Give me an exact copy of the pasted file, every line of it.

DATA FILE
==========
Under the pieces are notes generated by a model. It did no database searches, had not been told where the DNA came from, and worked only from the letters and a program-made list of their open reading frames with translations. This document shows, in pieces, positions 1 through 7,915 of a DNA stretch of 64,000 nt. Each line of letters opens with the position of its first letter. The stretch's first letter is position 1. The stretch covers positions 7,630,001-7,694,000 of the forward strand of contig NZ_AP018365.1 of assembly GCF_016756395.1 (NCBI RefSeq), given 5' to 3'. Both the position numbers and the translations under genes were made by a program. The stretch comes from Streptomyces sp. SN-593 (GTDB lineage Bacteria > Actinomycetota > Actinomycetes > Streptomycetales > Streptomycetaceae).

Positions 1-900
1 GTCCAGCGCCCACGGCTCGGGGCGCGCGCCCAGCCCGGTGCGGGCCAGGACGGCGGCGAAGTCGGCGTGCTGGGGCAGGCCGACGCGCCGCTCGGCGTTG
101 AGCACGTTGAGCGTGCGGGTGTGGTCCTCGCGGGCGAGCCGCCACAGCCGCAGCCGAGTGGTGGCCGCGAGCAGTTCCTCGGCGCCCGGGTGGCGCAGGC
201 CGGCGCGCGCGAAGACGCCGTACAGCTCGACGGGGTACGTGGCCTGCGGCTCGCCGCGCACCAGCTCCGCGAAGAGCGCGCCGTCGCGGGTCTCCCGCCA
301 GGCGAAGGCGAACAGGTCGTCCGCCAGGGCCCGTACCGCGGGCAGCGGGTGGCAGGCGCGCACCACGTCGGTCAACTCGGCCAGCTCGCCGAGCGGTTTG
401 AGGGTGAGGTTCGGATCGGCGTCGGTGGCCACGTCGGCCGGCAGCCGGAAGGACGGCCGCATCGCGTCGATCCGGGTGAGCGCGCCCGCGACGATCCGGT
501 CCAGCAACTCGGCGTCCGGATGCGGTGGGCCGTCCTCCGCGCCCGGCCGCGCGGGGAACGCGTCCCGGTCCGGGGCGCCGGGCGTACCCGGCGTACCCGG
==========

Under the pieces are notes generated by a model. It did no database searches, had not been told where the DNA came from, and worked only from the letters and a program-made list of their open reading frames with translations. This document shows, in pieces, positions 1 through 7,915 of a DNA stretch of 64,000 nt. Each line of letters opens with the position of its first letter. The stretch's first letter is position 1. The stretch covers positions 7,630,001-7,694,000 of the forward strand of contig NZ_AP018365.1 of assembly GCF_016756395.1 (NCBI RefSeq), given 5' to 3'. Both the position numbers and the translations under genes were made by a program. The stretch comes from Streptomyces sp. SN-593 (GTDB lineage Bacteria > Actinomycetota > Actinomycetes > Streptomycetales > Streptomycetaceae).

Positions 1-900
1 GTCCAGCGCCCACGGCTCGGGGCGCGCGCCCAGCCCGGTGCGGGCCAGGACGGCGGCGAAGTCGGCGTGCTGGGGCAGGCCGACGCGCCGCTCGGCGTTG
101 AGCACGTTGAGCGTGCGGGTGTGGTCCTCGCGGGCGAGCCGCCACAGCCGCAGCCGAGTGGTGGCCGCGAGCAGTTCCTCGGCGCCCGGGTGGCGCAGGC
201 CGGCGCGCGCGAAGACGCCGTACAGCTCGACGGGGTACGTGGCCTGCGGCTCGCCGCGCACCAGCTCCGCGAAGAGCGCGCCGTCGCGGGTCTCCCGCCA
301 GGCGAAGGCGAACAGGTCGTCCGCCAGGGCCCGTACCGCGGGCAGCGGGTGGCAGGCGCGCACCACGTCGGTCAACTCGGCCAGCTCGCCGAGCGGTTTG
401 AGGGTGAGGTTCGGATCGGCGTCGGTGGCCACGTCGGCCGGCAGCCGGAAGGACGGCCGCATCGCGTCGATCCGGGTGAGCGCGCCCGCGACGATCCGGT
501 CCAGCAACTCGGCGTCCGGATGCGGTGGGCCGTCCTCCGCGCCCGGCCGCGCGGGGAACGCGTCCCGGTCCGGGGCGCCGGGCGTACCCGGCGTACCCGG